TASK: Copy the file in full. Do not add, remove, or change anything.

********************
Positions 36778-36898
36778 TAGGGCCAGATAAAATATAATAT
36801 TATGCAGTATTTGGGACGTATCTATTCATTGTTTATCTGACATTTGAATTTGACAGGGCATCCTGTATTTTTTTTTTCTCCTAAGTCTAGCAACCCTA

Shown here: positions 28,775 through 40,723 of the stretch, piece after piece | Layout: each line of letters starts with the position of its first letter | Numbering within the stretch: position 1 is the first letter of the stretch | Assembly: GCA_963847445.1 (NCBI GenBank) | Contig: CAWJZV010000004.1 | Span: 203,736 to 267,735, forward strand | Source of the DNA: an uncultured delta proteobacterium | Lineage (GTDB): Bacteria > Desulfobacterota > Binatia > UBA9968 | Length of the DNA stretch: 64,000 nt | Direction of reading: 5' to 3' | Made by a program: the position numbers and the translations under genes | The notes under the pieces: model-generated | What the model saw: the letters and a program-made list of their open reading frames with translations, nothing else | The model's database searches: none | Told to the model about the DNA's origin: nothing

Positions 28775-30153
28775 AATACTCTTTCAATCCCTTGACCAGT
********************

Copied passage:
Positions 36778-36898
36778 TAGGGCCAGATAAAATATAATAT
36801 TATGCAGTATTTGGGACGTATCTATTCATTGTTTATCTGACATTTGAATTTGACAGGGCATCCTGTATTTTTTTTTTCTCCTAAGTCTAGCAACCCTA

Shown here: positions 28,775 through 40,723 of the stretch, piece after piece | Layout: each line of letters starts with the position of its first letter | Numbering within the stretch: position 1 is the first letter of the stretch | Assembly: GCA_963847445.1 (NCBI GenBank) | Contig: CAWJZV010000004.1 | Span: 203,736 to 267,735, forward strand | Source of the DNA: an uncultured delta proteobacterium | Lineage (GTDB): Bacteria > Desulfobacterota > Binatia > UBA9968 | Length of the DNA stretch: 64,000 nt | Direction of reading: 5' to 3' | Made by a program: the position numbers and the translations under genes | The notes under the pieces: model-generated | What the model saw: the letters and a program-made list of their open reading frames with translations, nothing else | The model's database searches: none | Told to the model about the DNA's origin: nothing

Positions 28775-30153
28775 AATACTCTTTCAATCCCTTGACCAGT